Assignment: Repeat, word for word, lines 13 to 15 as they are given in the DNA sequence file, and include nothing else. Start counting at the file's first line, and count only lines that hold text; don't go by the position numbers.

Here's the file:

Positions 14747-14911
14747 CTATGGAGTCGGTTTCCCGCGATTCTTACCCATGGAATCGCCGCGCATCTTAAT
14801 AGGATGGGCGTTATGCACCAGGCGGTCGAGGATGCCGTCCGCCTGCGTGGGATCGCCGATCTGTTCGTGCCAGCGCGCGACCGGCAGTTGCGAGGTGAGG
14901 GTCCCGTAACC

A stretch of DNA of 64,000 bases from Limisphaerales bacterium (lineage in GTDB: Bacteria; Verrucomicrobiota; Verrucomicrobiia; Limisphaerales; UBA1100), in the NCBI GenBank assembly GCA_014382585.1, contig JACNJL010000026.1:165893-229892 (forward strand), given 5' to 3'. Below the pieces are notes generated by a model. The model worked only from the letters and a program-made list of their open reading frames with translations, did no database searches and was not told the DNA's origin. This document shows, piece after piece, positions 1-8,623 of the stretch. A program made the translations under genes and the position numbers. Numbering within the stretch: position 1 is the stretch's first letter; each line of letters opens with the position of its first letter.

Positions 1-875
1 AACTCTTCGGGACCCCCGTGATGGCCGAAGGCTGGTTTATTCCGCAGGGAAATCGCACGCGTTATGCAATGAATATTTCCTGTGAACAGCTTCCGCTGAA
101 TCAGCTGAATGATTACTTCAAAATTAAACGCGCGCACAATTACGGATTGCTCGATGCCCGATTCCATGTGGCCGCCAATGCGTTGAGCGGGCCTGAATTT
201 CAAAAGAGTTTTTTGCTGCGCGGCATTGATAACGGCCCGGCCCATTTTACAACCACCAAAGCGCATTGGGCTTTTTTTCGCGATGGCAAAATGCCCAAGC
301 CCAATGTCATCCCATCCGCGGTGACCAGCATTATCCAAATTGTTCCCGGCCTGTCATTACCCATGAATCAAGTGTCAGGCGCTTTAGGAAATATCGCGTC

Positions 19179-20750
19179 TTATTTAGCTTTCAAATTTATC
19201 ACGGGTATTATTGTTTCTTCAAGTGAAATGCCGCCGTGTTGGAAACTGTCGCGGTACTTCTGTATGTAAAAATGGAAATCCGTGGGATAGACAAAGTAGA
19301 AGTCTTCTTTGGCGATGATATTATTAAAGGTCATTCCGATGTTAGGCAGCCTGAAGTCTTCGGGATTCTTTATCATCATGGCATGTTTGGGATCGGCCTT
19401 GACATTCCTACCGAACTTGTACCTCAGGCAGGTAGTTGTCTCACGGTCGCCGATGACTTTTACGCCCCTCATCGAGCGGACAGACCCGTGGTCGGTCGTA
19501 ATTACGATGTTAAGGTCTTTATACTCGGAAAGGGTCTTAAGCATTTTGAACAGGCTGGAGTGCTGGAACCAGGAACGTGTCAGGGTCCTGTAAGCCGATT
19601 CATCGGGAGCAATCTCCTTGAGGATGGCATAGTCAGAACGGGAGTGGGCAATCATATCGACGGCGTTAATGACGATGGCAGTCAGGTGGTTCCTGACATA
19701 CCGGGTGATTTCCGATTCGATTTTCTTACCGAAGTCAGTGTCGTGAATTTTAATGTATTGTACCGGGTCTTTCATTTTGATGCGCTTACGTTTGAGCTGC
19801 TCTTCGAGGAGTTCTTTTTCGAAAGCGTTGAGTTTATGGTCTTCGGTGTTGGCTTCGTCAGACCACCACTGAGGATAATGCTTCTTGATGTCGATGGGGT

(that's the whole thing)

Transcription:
19201 ACGGGTATTATTGTTTCTTCAAGTGAAATGCCGCCGTGTTGGAAACTGTCGCGGTACTTCTGTATGTAAAAATGGAAATCCGTGGGATAGACAAAGTAGA
19301 AGTCTTCTTTGGCGATGATATTATTAAAGGTCATTCCGATGTTAGGCAGCCTGAAGTCTTCGGGATTCTTTATCATCATGGCATGTTTGGGATCGGCCTT
19401 GACATTCCTACCGAACTTGTACCTCAGGCAGGTAGTTGTCTCACGGTCGCCGATGACTTTTACGCCCCTCATCGAGCGGACAGACCCGTGGTCGGTCGTA